Management is a tough job, done well.
There is an enormous difference between an employee and a manager, besides the obvious difference in pay grade and power. An employee is someone who works to provide value to the company and has the company’s interest in mind, first and foremost. A manager has to innovate and protect the company, as well as work to protect and advance their employee subordinates.
That may seem simple enough, but there’s a wrinkle that makes it tougher. Generally, when we think about the people working at any given company, there are two different personalities: the ‘promotion-ally‘ motivated and the professionally motivated. This fact alone creates a great deal of tension in every work environment and also separates the good from the great.
What’s your motivation?
The promotion-ally motivated will do all that is necessary to get a promotion, serving primarily their own interests. The professionally motivated want to make a difference and actually provide something to a company for the company’s sake. They know that what is best for the company is best for them and that the cart can’t come before the horse. It should be pretty clear which side of the spectrum you want to fall on, but in case it’s not, then let’s make it clearer. You might think you are a pawn on the board of others strategically trying to knock you off, but it isn’t really about that. You have to frame yourself as a vital asset to the company’s growth.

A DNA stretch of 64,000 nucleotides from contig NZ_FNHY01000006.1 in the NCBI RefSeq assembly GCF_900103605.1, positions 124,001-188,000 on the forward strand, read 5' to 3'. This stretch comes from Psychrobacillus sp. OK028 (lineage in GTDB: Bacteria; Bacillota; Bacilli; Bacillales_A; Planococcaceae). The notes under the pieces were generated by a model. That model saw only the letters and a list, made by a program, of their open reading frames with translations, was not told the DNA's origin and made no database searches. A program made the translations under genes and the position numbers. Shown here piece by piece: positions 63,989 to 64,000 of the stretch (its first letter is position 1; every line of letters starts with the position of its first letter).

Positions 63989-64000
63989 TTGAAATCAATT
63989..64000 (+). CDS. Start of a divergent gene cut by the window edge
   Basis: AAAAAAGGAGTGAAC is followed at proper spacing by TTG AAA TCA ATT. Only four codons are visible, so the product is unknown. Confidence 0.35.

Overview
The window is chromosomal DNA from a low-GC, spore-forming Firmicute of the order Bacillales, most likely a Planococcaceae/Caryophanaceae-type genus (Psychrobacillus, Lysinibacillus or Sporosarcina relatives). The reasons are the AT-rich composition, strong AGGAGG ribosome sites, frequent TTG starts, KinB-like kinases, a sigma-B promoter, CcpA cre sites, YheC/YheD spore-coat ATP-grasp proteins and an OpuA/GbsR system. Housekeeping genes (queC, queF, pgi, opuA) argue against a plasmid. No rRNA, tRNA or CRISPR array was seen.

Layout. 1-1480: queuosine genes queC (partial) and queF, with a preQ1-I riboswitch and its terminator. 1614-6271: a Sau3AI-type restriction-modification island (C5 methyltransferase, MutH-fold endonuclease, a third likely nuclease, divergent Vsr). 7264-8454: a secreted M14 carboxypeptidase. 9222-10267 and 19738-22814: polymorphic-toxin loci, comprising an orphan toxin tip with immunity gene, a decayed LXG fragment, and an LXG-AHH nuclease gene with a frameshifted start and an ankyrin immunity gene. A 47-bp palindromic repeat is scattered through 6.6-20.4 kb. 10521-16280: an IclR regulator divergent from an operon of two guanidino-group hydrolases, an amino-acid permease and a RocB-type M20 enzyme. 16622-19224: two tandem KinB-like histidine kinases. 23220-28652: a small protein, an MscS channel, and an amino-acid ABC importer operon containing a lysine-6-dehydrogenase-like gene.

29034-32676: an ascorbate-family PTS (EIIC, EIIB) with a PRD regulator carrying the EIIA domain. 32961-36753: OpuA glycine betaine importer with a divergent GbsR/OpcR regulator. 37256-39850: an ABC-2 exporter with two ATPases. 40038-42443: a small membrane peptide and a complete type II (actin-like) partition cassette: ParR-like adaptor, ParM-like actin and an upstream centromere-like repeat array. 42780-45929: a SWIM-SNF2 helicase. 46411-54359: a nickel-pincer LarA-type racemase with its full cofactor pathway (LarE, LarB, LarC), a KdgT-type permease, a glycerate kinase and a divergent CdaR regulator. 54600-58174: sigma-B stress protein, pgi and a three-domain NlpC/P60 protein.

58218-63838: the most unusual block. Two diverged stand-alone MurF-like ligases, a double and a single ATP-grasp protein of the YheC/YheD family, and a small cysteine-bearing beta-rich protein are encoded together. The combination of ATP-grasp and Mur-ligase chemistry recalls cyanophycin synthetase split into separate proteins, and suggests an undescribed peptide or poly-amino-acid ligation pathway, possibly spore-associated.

The winning side will always be the side of the company, so it is mostly fruitless (in the long run) to be a one person army fighting for your own cause.
Dark art and disguise
People usually think of the pawns as the most disposable pieces, but great managers don’t use them as strategic sacrificial lambs for their own gain. Trying to keep all the pieces on the board becomes an unacknowledged and thankless part of the manager’s job, but a sign of great leadership. Great managers are much more than employees. They execute the dual roles of company advocates as well as advocates for everyone around them.
This doesn’t happen simply as a process…there’s lots of ‘dark art’. Great managers can intuitively understand what employees need to become great employees. They foster creativity, leverage skill sets and trust the right people to move forward. Just like employees, a promotion-ally motivated manager is nothing but an employee looking for a raise in disguise.